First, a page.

Character » Tito appears in 3 issues.

    Yugoslavian revolutionary and president of Yugoslavia from 1943 to his death in 1980.

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    Born Josip Broz on May 7th, 1892, Tito was a Yugoslavian revolutionary and later president of that country. He was drafted in the Austro-Hungarian Army in 1913 at the age of 21. He rose to the rank of sergeant before the war and, when he entered WWI became a Segeant Major. He was taken by the Russian Army as a prisoner of war and spent a year of his incarceration in a work camp in the Ural Mountains, where he was eventually broken out by revolting prisoners. Joining a Bolshevik revolutionary group, he was present in Russia during the October Revolution and became a member of the Red Guard. He returned to Yugoslavia in 1920 and became a member of the Communist Party of Yugoslavia (CPY). Though a popular party (it won 59 seats in 1920), the Communist Party was declared illegal in 1921. Broz remained a member, travelling extensively around the country finding positions as a member of various unions until he was arrested and imprisoned for his communist sympathies in 1928. He spent 5 years in prison, during which his commitment to the communist party only grew in strength. Upon his release he rejoined the CPY, now headquartered in Vienna, where he became a member of the Central Committee. He spent some brief time as a member of the Comintern in the Soviet Union before becoming Secretary-General of the still-illegal CPY upon assassination of the previous Secretary-General

    He became Prime Minister of the newly formed Democratic Federal Yugoslavia following military action, in which he and his supporters took part, that caused the dissolution of the Kingdom of Yugoslavia. Though he originally enjoyed a fairly good relationship with the communist government of Russia under Stalin, their relationship began deteriorating in 1948 and was completely dissolved by 1950. After this, Tito kept the country firmly as a member of the Non-Aligned Movement, for which he was the first Secretary-General, in office between 1961 and 1964. He was given the title of president of Yugoslavia in 1953 and held it to his death, being re-elected 6 times and eventually declared president for life. In 1963 his government relaxed its tight hold on speech, religion and private enterprise. He allowed borders to be opened and removed visa requirements. His form of communism was quite different from that of contemporary communist leaders, in that it was universally more open and worked better for the people.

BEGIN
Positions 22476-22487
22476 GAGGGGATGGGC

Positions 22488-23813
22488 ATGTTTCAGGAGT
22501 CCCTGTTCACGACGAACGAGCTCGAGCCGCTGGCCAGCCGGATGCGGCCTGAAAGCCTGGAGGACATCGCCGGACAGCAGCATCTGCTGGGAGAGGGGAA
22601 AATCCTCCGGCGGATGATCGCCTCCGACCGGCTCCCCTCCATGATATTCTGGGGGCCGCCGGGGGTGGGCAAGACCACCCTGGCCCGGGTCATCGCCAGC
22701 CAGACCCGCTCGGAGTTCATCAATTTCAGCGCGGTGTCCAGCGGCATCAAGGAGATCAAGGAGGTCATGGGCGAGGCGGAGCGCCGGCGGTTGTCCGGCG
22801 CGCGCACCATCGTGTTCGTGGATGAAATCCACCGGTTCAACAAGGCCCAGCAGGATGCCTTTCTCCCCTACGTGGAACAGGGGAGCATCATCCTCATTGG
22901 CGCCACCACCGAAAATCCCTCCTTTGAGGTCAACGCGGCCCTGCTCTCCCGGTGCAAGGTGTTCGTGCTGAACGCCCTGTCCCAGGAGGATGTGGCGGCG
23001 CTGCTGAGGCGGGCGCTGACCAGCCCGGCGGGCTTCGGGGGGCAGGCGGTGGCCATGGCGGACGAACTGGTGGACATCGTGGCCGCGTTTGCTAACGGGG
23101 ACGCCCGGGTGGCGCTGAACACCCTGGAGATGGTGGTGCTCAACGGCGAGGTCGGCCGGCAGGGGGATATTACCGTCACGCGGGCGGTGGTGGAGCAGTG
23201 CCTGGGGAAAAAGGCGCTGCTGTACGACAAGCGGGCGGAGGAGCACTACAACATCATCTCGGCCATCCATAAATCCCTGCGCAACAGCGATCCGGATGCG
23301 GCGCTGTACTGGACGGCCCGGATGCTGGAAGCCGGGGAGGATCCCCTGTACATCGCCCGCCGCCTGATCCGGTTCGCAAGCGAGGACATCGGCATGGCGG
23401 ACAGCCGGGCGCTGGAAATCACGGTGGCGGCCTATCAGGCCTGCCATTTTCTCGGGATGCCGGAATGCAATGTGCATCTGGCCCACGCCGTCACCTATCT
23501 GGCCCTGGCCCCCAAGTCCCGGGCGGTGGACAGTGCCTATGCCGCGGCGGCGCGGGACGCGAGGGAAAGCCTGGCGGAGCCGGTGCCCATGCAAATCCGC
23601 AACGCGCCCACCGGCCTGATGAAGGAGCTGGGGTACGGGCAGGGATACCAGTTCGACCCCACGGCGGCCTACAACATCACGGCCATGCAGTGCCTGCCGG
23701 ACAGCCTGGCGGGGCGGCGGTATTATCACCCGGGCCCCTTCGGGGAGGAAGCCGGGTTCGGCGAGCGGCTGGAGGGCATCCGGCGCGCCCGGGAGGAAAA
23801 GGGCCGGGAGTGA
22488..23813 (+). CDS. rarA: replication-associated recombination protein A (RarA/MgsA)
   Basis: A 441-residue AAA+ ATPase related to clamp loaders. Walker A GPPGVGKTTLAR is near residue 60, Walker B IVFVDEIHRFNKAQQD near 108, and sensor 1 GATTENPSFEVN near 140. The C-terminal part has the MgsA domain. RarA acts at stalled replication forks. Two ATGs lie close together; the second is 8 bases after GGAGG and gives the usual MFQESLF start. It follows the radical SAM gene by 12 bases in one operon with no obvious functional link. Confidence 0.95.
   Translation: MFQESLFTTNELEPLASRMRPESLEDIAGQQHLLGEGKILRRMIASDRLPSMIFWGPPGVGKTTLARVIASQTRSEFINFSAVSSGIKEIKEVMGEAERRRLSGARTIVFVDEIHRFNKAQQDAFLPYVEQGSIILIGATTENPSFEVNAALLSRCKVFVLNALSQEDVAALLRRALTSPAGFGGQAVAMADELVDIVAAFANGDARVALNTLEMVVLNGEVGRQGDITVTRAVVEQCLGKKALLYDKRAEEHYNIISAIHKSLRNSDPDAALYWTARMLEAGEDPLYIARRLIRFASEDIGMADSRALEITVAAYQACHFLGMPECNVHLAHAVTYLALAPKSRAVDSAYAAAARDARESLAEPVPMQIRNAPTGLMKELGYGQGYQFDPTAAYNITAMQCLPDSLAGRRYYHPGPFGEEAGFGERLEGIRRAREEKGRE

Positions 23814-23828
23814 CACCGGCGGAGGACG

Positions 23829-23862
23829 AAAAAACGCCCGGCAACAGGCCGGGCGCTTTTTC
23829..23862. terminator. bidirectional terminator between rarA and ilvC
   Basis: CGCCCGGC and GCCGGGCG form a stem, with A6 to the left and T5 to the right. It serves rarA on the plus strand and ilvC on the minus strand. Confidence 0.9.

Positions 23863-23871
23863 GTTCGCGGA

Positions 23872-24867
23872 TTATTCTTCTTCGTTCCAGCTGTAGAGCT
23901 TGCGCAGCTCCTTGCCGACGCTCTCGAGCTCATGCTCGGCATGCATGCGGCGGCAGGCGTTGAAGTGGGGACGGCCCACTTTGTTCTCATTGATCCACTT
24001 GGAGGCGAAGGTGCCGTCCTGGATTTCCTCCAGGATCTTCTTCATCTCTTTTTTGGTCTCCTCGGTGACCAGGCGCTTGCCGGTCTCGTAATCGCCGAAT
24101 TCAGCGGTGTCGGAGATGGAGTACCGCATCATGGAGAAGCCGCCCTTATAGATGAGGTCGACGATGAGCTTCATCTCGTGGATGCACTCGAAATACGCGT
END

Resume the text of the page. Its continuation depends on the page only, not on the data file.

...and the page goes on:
He had three wives. He married the first, Pelagija Belousova, after meeting her while in hiding in Russia. They were married in 1919 and were divorced in 1939. His second, Herta Haas, was a Yugoslav Partisan. They were married in 1940 and divorced in 1943 following Tito's affair with a secretary. His third wife, Jovanka Budisavljevic, was a major in the Yugoslav People's Army. They were married in 1953, and remained together until his death. He had four children, Zlatica Broz, Hinko Broz, Zarko Leon Broz and Aleksander Broz.

    Tito died on May 4th, 1980 of complications from gangrene in his legs brought on by poor circulation. His state funeral was, at the time, the largest in history, with important people from both sides of the Cold War in attendance.


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